40 years on, and to mark the occasion this anniversary edition of The Greenwood Tree has 40 pages. As well as lots of original articles, news and regular features, there are several pieces looking at the early days of the Society, and musings on the enormous changes that have taken place in the pursuit of family history. I would like to thank all those ‘venerable’ members who responded to my call for contributions.
There are memories of the early days from three former editors of The Greenwood Tree: Roger Guttridge (Editor: 1980-81) with Pages from the Past (p.72), Colin Dean (1994-2005) …remembers his time…(p.82) and Chris Storrar (2005-12), author of our regular feature Looking back on The Greenwood Tree, also looks back on her time as editor (p.90).
As you will see from Sir Mervyn Medlycott’s article How it all began (p.67), the Society was formally launched in Yeovil in September 1975. This followed a canvass for interest in the Genealogists’ Magazine, and a similar appeal in Somerset & Dorset Notes & Queries (volume 30, 1975, p.113, see right).
This year’s AGM and Open Day will be held in Yeovil, very appropriately since that was where the Society was launched 40 years ago. There has been a change of venue since the preliminary announcement so check the details on our website or on the flier in the August edition.
Among the original articles from members is one by Viv Bennett who describes her role in the British Red Cross project to digitise over 244,000 Voluntary Aid Detachment (VAD) personnel index cards. The database can be searched at www.redcross.org.uk/ww1 . Some well-known people can be found including Agatha Christie and Vera Brittain (author of Testament of Youth). See Granny in a new light is on p.71.
John Glyde’s interest in genealogy dates from the 1970s, stimulated by a family Bible and a sampler inherited by his father. Family holidays in Somerset sparked a growing interest which has led to visits to record offices and use of the internet, as well as attendance at meetings organised by the SDFHS. The sampler was made by a distant relative, Martha Fowler Glyde, in 1818 when a child of 12. It tells the sad story of four members of the family who died within a short space of time; three were buried on the same day. Read about Martha Fowler Glyde’s sampler on p. 79.
Lorna Knight responded to some recent articles about West Stour in Dorset with a marvellous photograph of the 1911 Coronation celebrations in the village. Lorna has managed to find names for many of the people in the photograph, including members of her own family. See p.88 for more details.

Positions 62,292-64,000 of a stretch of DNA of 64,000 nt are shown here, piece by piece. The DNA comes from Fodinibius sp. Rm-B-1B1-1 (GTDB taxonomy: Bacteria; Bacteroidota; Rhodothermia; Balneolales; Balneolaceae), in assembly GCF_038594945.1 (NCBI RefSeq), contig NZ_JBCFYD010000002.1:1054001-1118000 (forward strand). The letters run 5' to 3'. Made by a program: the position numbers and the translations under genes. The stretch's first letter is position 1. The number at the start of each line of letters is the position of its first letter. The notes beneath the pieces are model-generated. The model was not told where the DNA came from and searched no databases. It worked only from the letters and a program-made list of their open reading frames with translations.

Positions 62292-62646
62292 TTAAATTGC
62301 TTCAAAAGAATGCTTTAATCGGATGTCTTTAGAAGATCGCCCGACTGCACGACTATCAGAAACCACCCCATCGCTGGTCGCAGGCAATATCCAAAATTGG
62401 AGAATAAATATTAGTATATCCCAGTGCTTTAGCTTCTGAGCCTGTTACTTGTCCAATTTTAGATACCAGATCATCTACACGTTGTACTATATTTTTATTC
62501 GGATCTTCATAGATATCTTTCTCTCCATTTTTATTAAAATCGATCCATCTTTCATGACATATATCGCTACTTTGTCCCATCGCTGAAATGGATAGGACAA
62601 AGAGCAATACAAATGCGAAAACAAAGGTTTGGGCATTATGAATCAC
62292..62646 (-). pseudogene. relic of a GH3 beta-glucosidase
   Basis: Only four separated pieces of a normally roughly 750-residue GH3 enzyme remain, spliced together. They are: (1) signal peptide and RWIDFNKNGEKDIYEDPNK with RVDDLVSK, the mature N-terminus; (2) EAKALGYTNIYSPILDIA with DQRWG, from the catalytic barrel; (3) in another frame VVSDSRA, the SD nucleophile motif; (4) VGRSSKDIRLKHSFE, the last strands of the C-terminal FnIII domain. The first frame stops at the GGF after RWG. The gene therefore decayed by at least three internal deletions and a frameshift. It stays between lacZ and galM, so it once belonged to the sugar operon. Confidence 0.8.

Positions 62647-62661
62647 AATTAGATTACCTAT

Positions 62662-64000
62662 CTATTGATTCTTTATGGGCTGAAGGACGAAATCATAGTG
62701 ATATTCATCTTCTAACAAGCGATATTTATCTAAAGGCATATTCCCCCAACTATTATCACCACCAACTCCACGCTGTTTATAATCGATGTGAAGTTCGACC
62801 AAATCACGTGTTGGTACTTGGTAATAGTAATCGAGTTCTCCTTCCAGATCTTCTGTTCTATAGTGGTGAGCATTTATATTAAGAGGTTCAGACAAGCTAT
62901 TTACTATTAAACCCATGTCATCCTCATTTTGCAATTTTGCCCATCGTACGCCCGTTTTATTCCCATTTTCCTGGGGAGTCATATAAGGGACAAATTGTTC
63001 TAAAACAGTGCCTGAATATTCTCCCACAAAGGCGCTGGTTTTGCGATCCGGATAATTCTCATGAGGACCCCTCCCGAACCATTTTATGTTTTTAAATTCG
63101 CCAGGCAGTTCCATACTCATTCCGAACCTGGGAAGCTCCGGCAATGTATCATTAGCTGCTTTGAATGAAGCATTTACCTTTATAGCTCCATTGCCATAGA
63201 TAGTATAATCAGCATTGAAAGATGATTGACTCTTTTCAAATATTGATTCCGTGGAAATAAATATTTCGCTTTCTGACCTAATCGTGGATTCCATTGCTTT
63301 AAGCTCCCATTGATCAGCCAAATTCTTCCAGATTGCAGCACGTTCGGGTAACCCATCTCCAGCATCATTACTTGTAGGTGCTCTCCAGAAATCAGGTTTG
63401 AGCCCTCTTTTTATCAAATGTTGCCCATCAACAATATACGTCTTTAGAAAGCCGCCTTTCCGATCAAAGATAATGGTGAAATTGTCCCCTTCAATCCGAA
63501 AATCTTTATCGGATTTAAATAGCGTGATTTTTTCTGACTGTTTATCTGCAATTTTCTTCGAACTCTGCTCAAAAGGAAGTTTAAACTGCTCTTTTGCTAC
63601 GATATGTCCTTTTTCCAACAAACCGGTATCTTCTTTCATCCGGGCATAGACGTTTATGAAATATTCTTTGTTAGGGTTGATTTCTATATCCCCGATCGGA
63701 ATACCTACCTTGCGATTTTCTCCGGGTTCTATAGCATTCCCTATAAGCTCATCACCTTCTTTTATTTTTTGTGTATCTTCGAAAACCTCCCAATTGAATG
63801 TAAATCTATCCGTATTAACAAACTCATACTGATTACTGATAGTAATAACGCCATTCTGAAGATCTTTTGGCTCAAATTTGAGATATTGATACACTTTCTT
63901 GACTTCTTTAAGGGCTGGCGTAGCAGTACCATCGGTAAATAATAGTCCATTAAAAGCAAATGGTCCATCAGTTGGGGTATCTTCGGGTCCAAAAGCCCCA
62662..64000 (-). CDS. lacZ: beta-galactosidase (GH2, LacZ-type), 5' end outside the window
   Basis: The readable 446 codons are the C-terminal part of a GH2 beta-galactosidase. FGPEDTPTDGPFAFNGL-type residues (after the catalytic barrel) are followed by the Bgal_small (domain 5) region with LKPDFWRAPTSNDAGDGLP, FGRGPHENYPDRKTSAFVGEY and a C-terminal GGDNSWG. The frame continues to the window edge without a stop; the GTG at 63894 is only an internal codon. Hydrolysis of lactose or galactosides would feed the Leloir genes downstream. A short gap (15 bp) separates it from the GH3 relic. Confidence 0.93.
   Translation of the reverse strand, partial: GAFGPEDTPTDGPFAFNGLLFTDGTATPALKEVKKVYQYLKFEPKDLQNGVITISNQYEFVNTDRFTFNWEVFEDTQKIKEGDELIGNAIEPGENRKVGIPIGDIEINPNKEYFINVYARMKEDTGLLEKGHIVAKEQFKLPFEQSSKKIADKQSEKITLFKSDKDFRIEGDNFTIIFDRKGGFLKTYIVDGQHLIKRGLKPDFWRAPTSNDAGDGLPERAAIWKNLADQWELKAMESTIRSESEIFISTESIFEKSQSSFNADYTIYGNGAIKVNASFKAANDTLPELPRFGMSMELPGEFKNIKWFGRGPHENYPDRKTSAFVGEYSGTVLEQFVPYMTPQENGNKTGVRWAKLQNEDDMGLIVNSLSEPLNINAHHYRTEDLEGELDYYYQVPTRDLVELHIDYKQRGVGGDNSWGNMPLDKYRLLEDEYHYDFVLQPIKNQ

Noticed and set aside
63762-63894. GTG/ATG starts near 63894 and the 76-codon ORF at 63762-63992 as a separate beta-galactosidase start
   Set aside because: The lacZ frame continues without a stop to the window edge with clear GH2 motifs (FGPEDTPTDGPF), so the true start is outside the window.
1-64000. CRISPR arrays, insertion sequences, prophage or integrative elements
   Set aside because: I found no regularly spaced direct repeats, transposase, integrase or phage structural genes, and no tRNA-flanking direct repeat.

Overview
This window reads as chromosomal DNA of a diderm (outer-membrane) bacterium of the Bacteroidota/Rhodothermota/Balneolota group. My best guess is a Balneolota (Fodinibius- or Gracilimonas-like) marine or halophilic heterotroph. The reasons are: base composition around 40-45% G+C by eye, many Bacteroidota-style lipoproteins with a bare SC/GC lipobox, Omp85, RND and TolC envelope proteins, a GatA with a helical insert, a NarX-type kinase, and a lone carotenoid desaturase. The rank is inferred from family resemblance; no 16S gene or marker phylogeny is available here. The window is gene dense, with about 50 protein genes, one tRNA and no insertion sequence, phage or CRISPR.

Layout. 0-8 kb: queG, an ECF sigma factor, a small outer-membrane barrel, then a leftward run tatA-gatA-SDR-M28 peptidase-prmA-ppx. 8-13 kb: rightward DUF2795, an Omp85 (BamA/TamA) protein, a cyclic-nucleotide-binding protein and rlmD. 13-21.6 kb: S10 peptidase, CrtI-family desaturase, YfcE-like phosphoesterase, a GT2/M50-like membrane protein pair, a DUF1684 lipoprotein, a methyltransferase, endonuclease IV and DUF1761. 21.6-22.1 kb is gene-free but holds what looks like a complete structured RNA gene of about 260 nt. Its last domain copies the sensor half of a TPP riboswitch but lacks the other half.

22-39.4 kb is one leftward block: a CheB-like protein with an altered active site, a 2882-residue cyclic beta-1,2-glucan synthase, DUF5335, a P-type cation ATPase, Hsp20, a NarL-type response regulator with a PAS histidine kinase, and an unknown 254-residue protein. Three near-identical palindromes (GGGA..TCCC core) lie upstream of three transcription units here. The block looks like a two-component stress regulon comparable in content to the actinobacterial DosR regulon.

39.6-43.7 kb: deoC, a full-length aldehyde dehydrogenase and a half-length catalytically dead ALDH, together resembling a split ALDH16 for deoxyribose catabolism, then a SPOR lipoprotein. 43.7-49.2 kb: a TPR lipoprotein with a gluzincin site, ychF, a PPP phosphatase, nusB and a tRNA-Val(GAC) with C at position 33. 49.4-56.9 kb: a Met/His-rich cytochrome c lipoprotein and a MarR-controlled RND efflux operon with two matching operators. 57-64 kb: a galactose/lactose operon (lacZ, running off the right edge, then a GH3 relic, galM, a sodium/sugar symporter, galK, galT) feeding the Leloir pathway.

In May we announced the plan to make available for sale a complete set of 40 years of The Greenwood Tree, in digital format, as PDF files. It will help to mark the Society’s 40th anniversary in 2015, and we hope will raise funds for the Society. The formal release will coincide with the Open Day and AGM in Yeovil on Saturday 19 September, when copies on either CD or USB flash drive (memory stick) will be available. The project has required the scanning of over 120 editions from paper copies in the Society archives in Sherborne, with the remainder supplied as digital copies by our printers. Most versions of Acrobat Reader (freely available to download to your computer) allow both viewing and browsing of the pages, and the ability to search for text. The files are also viewable on devices like iPads and Kindles.
If the Society is to continue for anything like another 40 years, the encouragement and support of the members are essential. So, to paraphrase, “…ask not what your Society can do for you, ask what you can do for your Society.” This support is particularly needed by a journal editor. A number of other society journals have struggled recently to get enough copy to fill their pages. So go on, put pen to paper, and write something for The Greenwood Tree. Family skeletons particularly welcome.
Bob Barber, Editor